Resistors value and current.

Thread Starter

Hussam Mj

Joined Oct 25, 2018
17
We know that the total current is 20A and the total resistor is 5 Ohm and the voltage is 100 Volt.
How to calculate resistors and the current on R1 , R2, R3

Thanks

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Last edited by a moderator:

ericgibbs

Joined Jan 29, 2010
9,517
hi Hussam,
Welcome to AAC.
As this is homework please post your attempt at answering the question, so that we can check your work.
E
 

WBahn

Joined Mar 31, 2012
25,217
We know that the total current is 20A and the total resistor is 5 Ohm and the voltage is 100 Volt.
How to calculate resistors and the current on R1 , R2, R3

Thanks
Based on just what you have given, let's look at a couple possible scenarios.

To make things simple, let's stipulate that R1 and R2 are equal.

Now let's say that R3 = 1 Ω. What are R1 and R2?

Now let's say that R3 = 4 Ω. What are R1 and R2?

Do you see the problem?
 

WBahn

Joined Mar 31, 2012
25,217
resistor (R1) emits an effect twice the size
like the other (R2). The third (R3) emits a power of 1.2 kW.
Now you seem to be throwing out additional information that wasn't in the first post? You can't expect much meaningful help if you don't include all the information.

What "effect" is "emitted" by a resistor? Voltage? Current? Power?

Are you saying that R1 dissipates twice the power of R2 and that R3 dissipates 1.2 kW?
 

WBahn

Joined Mar 31, 2012
25,217
In your work, you somehow conclude that the parallel resistance of R1 and R2 is 2/3 (presumably 2/3 Ω since you have to add this to R3 to get Rtot).

What is your basis for this conclusion?

If you know that the total current is 20 A and that the power dissipated in R3 is 1.2 kW, what can you conclude about R3?
 

Thread Starter

Hussam Mj

Joined Oct 25, 2018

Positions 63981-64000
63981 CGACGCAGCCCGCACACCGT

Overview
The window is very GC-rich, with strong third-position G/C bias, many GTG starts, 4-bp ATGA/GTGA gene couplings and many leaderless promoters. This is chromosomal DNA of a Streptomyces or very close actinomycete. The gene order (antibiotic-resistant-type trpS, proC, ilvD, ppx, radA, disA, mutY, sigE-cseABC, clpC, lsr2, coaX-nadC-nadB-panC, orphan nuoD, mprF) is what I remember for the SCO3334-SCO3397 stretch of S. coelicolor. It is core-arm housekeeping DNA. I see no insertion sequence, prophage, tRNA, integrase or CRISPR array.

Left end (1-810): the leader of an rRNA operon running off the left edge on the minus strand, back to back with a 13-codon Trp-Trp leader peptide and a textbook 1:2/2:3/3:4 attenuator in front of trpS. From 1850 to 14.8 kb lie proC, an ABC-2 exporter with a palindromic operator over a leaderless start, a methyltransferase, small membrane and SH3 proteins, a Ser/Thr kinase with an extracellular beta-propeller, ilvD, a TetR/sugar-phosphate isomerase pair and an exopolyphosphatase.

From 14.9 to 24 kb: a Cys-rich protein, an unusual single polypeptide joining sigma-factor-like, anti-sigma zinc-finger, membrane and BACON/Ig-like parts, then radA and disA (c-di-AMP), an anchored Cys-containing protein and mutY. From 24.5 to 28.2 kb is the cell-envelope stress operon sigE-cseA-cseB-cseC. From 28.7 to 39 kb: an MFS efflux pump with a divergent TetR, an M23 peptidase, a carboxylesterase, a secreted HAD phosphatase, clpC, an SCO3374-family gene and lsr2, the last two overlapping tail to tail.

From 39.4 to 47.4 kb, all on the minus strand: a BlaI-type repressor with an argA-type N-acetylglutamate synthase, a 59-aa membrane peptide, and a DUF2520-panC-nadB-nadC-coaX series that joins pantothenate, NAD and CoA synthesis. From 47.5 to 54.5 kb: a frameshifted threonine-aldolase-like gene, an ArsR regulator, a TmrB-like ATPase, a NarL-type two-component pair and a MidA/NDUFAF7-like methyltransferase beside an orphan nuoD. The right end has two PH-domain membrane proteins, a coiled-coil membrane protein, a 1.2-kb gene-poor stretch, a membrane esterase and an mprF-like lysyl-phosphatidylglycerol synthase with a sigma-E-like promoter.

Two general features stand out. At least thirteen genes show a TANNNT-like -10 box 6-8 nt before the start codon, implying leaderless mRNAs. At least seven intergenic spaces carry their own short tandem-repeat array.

17
R3 = 8,3 Ohm

No basis on what I gave R1 the value 1 ohm, but only to get close to find the values of the other resistors.
 

WBahn

Joined Mar 31, 2012
25,217
R3 = 8,3 Ohm
That's not correct, but I can't tell you where you made your mistake unless you show your work.

No basis on what I gave R1 the value 1 ohm, but only to get close to find the values of the other resistors.
Engineering is not about guessing. By guessing a value and then basic the rest of your work off that, you pretty much guarantee that all of your results will be wrong.
 

bertus

Joined Apr 5, 2008
20,314
Hello,

I have enlarged the image a bit for better readability:

Hussam_resistors.png

You know that the power dissipated in R3 is 1.2 kWatt.
You also know that total current is 20 Amp.
What would be the resistance of R3?

Bertus
 

Thread Starter

Hussam Mj

Joined Oct 25, 2018
17
I was mistaken, I did the calculation for the complete circuit.
The total should be 2000 Watt, and since R3 dissipate 1200 watt so R1 and R2 dissipate 800 watt!
 

bertus

Joined Apr 5, 2008
20,314
Hello,

You will probably know the Ohms laws Wheel:

Ohm\'s_Law_Pie_chart.svg.png

Now use the given power and current for R3 to calculate the value of R3.

Bertus
 

bertus

Joined Apr 5, 2008
20,314
Hello,

Correct, the value of R3 is 3 Ohms.
The value of R1 and R2 in parallel is 5 - 3 = 2 Ohms.
What is the relation between R1 and R2?

Bertus
 

WBahn

Joined Mar 31, 2012
25,217
The calculation is based on Ohm law, but the total resistance is 5 Ohm
The problem is that you don't understand Ohm's Law or the power equation.

Ohm's Law related the resistance of a resistor to the current through THAT resistor and the voltage across THAT resistor.

Similarly, P = V²/R relates the power dissipated by a resistor to the voltage across THAT resistor and the resistance of THAT resistor.

What you are doing is blindly throwing the nearest voltage value at the nearest V in a formula without any regard whether or not that voltage is actually the voltage across THAT resistor.
 
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